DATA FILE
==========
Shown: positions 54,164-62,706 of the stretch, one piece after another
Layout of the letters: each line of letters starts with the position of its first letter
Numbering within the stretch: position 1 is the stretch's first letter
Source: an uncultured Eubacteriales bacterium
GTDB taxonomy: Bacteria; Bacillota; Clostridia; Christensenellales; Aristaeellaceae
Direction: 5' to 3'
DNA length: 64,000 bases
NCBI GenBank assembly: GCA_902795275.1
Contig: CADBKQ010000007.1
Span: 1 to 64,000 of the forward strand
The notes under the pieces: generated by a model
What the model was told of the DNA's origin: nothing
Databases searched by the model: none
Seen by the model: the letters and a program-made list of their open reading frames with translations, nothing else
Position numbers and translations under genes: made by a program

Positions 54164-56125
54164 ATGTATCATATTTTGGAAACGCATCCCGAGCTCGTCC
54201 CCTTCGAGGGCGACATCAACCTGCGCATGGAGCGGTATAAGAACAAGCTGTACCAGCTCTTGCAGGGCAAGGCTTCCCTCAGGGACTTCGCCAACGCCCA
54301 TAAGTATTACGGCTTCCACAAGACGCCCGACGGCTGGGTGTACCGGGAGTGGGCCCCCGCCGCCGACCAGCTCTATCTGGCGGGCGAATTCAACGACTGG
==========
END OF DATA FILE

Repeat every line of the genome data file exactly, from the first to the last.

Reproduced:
Shown: positions 54,164-62,706 of the stretch, one piece after another
Layout of the letters: each line of letters starts with the position of its first letter
Numbering within the stretch: position 1 is the stretch's first letter
Source: an uncultured Eubacteriales bacterium
GTDB taxonomy: Bacteria; Bacillota; Clostridia; Christensenellales; Aristaeellaceae
Direction: 5' to 3'
DNA length: 64,000 bases
NCBI GenBank assembly: GCA_902795275.1
Contig: CADBKQ010000007.1
Span: 1 to 64,000 of the forward strand
The notes under the pieces: generated by a model
What the model was told of the DNA's origin: nothing
Databases searched by the model: none
Seen by the model: the letters and a program-made list of their open reading frames with translations, nothing else
Position numbers and translations under genes: made by a program

Positions 54164-56125
54164 ATGTATCATATTTTGGAAACGCATCCCGAGCTCGTCC
54201 CCTTCGAGGGCGACATCAACCTGCGCATGGAGCGGTATAAGAACAAGCTGTACCAGCTCTTGCAGGGCAAGGCTTCCCTCAGGGACTTCGCCAACGCCCA
54301 TAAGTATTACGGCTTCCACAAGACGCCCGACGGCTGGGTGTACCGGGAGTGGGCCCCCGCCGCCGACCAGCTCTATCTGGCGGGCGAATTCAACGACTGG